We then heard brief talks about the importance of the river, and of gathering interest in stewardship of the river. Robb Jacobson from US Geological Survey discussed how hard science research is only one piece of the puzzle in river management that means nothing without the non-scientific public becoming aware and acting. Frank Kartmann from Missouri American Water spoke of the crucial importance of this huge river, and how the water it carries effects our lives in ways most of us don’t realize every day.

Barbara Moran from the Big Muddy Refuge described their efforts to reconnect the river with its floodplain, and to manage it for the benefit of wildlife. Our friend Bryan Hopkins, who has had a personal love affair with this muddy river for years, talked about the crucial importance of bringing attention to this resource. And he introduced the director of Missouri Dept. of Natural Resources, Mark Templeton. Mark had moved to Missouri to head the agency, and had never been on a Missouri River sandbar. And with that excited energy we’ve seen in so many folks introduced to this river, he vowed it wouldn’t be his last visit.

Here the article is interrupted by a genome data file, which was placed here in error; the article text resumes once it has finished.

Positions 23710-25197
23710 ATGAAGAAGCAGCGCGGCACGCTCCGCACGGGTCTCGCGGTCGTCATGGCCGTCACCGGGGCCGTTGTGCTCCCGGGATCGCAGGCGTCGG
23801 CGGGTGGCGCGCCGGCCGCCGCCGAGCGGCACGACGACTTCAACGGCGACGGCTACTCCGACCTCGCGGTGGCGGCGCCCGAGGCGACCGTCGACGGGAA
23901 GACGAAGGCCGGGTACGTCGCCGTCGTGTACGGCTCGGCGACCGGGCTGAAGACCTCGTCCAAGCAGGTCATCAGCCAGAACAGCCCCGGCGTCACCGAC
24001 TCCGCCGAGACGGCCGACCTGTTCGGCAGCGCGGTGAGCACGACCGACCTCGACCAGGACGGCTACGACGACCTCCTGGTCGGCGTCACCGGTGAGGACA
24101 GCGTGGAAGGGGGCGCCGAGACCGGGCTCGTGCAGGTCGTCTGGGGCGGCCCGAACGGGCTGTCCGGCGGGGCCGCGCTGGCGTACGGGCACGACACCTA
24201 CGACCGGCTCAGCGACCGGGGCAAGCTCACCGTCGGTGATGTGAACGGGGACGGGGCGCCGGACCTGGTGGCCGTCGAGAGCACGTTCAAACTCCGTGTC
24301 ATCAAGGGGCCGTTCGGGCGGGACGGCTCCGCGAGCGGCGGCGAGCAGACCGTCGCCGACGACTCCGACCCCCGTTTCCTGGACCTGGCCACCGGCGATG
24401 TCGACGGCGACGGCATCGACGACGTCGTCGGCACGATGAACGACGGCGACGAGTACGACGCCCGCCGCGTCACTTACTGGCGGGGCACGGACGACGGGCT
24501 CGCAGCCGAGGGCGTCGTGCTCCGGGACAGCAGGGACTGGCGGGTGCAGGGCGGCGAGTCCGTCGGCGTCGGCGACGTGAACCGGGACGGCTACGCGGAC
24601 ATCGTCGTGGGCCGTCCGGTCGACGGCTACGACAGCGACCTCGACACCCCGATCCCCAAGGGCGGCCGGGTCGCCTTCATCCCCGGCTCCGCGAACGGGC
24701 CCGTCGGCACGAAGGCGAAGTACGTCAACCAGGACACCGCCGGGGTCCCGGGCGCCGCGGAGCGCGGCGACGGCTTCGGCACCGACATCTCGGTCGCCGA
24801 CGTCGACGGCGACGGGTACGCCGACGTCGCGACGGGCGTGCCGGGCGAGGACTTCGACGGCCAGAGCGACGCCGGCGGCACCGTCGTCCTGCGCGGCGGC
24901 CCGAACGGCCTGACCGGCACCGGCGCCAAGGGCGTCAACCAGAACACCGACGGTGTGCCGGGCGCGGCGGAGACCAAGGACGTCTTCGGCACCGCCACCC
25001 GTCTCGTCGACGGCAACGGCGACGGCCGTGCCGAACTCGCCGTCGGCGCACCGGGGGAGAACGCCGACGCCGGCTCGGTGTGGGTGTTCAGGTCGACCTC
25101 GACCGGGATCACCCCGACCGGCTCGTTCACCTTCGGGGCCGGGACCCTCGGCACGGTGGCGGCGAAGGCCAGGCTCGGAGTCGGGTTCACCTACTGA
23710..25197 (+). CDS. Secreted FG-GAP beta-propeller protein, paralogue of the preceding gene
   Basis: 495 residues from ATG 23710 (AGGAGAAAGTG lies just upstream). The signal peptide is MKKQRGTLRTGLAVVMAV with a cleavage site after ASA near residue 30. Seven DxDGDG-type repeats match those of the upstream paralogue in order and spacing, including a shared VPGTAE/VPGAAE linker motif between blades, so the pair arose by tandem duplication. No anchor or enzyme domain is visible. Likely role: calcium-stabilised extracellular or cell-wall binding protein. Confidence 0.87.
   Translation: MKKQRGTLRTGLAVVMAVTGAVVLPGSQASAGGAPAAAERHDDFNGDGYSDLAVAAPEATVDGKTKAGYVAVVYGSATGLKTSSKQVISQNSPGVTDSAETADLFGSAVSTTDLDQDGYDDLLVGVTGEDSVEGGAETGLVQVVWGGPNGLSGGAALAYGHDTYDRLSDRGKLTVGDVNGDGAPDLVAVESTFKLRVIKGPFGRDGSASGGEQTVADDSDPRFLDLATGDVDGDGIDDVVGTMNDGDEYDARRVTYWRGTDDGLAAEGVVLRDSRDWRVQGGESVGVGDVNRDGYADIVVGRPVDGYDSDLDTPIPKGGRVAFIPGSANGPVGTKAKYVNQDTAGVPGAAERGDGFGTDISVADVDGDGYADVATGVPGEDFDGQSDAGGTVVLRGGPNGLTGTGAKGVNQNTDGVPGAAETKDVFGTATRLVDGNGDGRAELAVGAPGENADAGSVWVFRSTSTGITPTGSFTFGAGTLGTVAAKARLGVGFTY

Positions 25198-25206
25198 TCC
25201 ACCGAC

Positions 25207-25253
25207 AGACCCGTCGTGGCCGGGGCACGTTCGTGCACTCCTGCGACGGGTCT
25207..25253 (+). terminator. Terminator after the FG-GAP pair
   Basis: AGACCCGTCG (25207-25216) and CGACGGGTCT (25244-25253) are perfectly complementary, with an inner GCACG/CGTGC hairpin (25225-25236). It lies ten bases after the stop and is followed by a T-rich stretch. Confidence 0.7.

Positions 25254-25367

Then the music began again, with swirls of campfire sparks rising into the starry sky.

Each table setting had a small piece of paper asking folks to write or draw their “Vision for the Missouri River”. As dinner wound down, folks took those little cards and tied them to a driftwood sculpture created by Joe Kellenberger and set up on the water’s edge. We called it the “Vision Tree”, and we’ve compiled everyone’s comments and drawings for everyone to read. Click here to see those

Boats began shuttling folks back, as others hung around the campfire or took starlight walks along the beach. Dishes were collected and washed and packed. Our friends Michael and Gloria Bauermeister, the lone residents of Nona (a ghost town near Augusta), pulled out their instruments and jammed with everyone else. Foshees began to fly as Dave Mosby pulled out his djembe and started drumming.